Felix Frankfurter:

Would this clarity have mattered (Inaudible)

Herbert S. Thatcher:

No.

Felix Frankfurter:

If that would be the most (Voice Overlap) —

Herbert S. Thatcher:

There wouldn’t.

Felix Frankfurter:

— superfluous, wouldn’t it?

Herbert S. Thatcher:

That’s correct.

Felix Frankfurter:

That it must refer to something in which the Court —

Herbert S. Thatcher:

Would have — would have —

Felix Frankfurter:

It’s in your panel to decide.

Herbert S. Thatcher:

And that would be in the counterfeiting cases or in the molesting of Marshall or the federal Marshall or that type of case where there is traditionally, you’ve given examples from the Zook case where there are the two planes of jurisdiction.

Herbert S. Thatcher:

And where there is jurisdiction, but it begs the question here to say that that gives jurisdiction to the — the State.

Felix Frankfurter:

It does begin.

I think that begins a reserve.

Herbert S. Thatcher:

A reserve.

Felix Frankfurter:

A failure, it doesn’t give quite — what doesn’t say.

Herbert S. Thatcher:

It –it uses the — the very general language.

It certainly isn’t the affirmative consent in any event.

It isn’t the affirmative consent to the sharing of jurisdiction in the Act that we’re talking about, the Smith Act which I say the cases hold the requirement.

Felix Frankfurter:

But you — if this Court decides that there — that there is no authority of the state court and this Court has stated.

Herbert S. Thatcher:

That is — that’s right.

Stanley Reed:

What is — what’s the difference between this clause and the clauses of national banks, corporate national banks, kidnapping and so forth?

Herbert S. Thatcher:

Well in — in those cases, the — first of all, there is a traditional state police power jurisdiction without any question.

Now, kidnapping or robbery, and all — all traditional and not federal —

Stanley Reed:

Not to hold on national banks, there is — what is this (Inaudible)

Herbert S. Thatcher:

Well, bank robbery, that’s national or not, that’s a traditional state criminal offense, common law offense under — under any system of Government, I suppose.

That — that’s — is on a different plane from what we have here.

Here we don’t have, in the case of sedition against the United States, a traditional exercise of police power.

Stanley Reed:

How old are state punishments of attempt to the state punishments of seditions or treason against the United States?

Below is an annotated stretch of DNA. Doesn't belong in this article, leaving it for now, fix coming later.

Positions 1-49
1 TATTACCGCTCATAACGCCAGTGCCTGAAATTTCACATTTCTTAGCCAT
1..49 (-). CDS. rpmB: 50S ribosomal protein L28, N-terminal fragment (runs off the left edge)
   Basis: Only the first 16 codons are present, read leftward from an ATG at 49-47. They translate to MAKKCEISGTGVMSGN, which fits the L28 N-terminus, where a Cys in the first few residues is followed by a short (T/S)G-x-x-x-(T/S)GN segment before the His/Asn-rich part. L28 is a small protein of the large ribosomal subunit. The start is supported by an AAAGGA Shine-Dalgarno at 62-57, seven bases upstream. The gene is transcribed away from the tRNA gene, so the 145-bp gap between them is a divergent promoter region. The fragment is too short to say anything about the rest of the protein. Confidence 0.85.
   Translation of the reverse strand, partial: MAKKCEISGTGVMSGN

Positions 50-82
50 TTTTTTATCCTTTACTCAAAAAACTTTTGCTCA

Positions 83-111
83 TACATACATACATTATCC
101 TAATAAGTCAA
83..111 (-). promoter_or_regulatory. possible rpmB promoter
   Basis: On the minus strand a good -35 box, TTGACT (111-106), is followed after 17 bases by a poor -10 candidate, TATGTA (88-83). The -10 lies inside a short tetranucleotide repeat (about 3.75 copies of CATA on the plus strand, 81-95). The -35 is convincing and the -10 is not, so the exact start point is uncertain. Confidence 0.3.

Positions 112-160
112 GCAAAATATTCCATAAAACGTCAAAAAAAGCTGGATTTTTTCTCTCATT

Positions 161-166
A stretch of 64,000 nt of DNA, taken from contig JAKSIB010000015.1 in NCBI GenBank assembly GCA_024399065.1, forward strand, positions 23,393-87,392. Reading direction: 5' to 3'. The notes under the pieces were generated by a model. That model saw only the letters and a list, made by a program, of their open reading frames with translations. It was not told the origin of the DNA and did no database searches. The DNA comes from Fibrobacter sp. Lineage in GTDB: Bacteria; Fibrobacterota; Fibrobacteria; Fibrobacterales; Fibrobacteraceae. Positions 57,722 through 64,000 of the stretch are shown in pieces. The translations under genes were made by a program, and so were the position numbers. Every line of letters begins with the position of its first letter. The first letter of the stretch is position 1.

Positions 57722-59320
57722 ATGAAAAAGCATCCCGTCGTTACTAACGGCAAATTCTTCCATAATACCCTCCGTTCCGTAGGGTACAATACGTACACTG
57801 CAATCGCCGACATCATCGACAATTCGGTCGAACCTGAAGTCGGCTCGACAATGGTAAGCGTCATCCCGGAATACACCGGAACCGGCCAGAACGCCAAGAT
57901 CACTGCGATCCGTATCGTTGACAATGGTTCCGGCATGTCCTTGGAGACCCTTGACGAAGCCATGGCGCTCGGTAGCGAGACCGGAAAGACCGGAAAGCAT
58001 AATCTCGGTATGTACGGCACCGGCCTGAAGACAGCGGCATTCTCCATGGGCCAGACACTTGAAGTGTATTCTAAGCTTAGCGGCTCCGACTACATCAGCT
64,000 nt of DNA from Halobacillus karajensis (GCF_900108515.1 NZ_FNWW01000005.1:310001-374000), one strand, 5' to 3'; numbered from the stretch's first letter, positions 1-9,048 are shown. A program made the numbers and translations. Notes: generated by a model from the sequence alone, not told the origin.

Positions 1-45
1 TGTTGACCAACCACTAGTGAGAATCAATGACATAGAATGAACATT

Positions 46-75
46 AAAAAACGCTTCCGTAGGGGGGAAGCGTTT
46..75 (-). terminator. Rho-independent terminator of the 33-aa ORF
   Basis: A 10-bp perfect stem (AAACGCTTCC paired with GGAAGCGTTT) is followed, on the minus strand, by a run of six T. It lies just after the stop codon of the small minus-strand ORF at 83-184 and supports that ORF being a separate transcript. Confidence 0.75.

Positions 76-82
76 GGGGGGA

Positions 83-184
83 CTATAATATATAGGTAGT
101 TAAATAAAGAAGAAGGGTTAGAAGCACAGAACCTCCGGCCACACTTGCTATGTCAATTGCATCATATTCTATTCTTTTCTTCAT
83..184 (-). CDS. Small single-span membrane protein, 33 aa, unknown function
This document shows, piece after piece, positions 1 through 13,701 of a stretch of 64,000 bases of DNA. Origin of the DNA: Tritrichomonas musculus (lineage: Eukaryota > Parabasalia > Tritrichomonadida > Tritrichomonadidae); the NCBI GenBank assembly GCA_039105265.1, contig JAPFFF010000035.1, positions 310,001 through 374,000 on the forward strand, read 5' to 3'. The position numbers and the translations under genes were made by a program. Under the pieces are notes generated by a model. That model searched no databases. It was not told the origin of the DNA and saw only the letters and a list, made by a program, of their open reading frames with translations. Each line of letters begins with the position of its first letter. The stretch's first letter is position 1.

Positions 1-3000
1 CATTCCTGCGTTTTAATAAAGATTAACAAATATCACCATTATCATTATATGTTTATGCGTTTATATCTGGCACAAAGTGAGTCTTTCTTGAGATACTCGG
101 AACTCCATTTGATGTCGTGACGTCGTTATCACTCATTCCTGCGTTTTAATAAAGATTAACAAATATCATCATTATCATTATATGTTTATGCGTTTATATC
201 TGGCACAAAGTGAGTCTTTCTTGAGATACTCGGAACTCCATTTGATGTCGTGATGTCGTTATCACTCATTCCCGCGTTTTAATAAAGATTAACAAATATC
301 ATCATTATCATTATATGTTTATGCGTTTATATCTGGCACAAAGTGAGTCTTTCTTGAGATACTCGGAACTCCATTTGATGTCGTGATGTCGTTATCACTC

Herbert S. Thatcher:

Well, the — the Attorney General —

Stanley Reed:

And do you disagree on that?

Herbert S. Thatcher:

Sir?

Felix Frankfurter:

(Inaudible)

Herbert S. Thatcher:

Most of them after the First World War and there’s been rise of them in recent years.

Now, what other position are you on?

Herbert S. Thatcher:

None.

Felix Frankfurter:

And that’s just the opinion of Mr. Justice Johnson’s opinion, used against the (Inaudible) in this case.

The president of the United States were to pardon Nelson for the — on his conviction in the federal court will he have to continue to serve the (Inaudible)

Herbert S. Thatcher:

That’s right.

And also he was very concerned about the problem of dual punishment.

But what’s to happen then or the problem of double jeopardy or the problem is a — for instance, is a, supposing the — of a person is ineptly tried, a person that’s a seditious person is ineptly tried in the state court, like in the bar of prosecution and federal one, there is double jeopardy.

Herbert S. Thatcher:

That might do great harm to the national security program.

That’s one of the consideration here.

Then we do have — we do have actual direct conflicts here in the penalties and procedures available.

I suppose the briefing in the Hayes versus Florida and similar cases where there is conflict, that the federal must be deemed to supersede the state would be applicable on — on that ground.

We have, as I just mentioned, that possibility that the state acts will stand as a bar to or at least, will hinder effective enforcement of the federal law.

Earl Warren:

We’ll recess now, Mr. Thatcher.